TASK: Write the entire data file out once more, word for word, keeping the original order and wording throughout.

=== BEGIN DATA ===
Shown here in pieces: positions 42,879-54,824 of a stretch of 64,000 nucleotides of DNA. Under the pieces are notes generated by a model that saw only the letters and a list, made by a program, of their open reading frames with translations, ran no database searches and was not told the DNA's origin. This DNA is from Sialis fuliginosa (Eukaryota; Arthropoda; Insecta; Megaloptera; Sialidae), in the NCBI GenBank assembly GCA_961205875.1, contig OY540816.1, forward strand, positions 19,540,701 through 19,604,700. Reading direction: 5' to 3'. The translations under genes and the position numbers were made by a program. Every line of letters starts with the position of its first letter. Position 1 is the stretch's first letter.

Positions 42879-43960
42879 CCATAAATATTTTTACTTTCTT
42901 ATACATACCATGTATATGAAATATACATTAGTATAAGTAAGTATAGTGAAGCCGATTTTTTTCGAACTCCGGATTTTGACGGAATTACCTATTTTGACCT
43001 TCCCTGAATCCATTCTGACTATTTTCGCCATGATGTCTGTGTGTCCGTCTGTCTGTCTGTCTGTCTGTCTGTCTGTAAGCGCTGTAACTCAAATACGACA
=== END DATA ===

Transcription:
Shown here in pieces: positions 42,879-54,824 of a stretch of 64,000 nucleotides of DNA. Under the pieces are notes generated by a model that saw only the letters and a list, made by a program, of their open reading frames with translations, ran no database searches and was not told the DNA's origin. This DNA is from Sialis fuliginosa (Eukaryota; Arthropoda; Insecta; Megaloptera; Sialidae), in the NCBI GenBank assembly GCA_961205875.1, contig OY540816.1, forward strand, positions 19,540,701 through 19,604,700. Reading direction: 5' to 3'. The translations under genes and the position numbers were made by a program. Every line of letters starts with the position of its first letter. Position 1 is the stretch's first letter.

Positions 42879-43960
42879 CCATAAATATTTTTACTTTCTT
42901 ATACATACCATGTATATGAAATATACATTAGTATAAGTAAGTATAGTGAAGCCGATTTTTTTCGAACTCCGGATTTTGACGGAATTACCTATTTTGACCT
43001 TCCCTGAATCCATTCTGACTATTTTCGCCATGATGTCTGTGTGTCCGTCTGTCTGTCTGTCTGTCTGTCTGTCTGTAAGCGCTGTAACTCAAATACGACA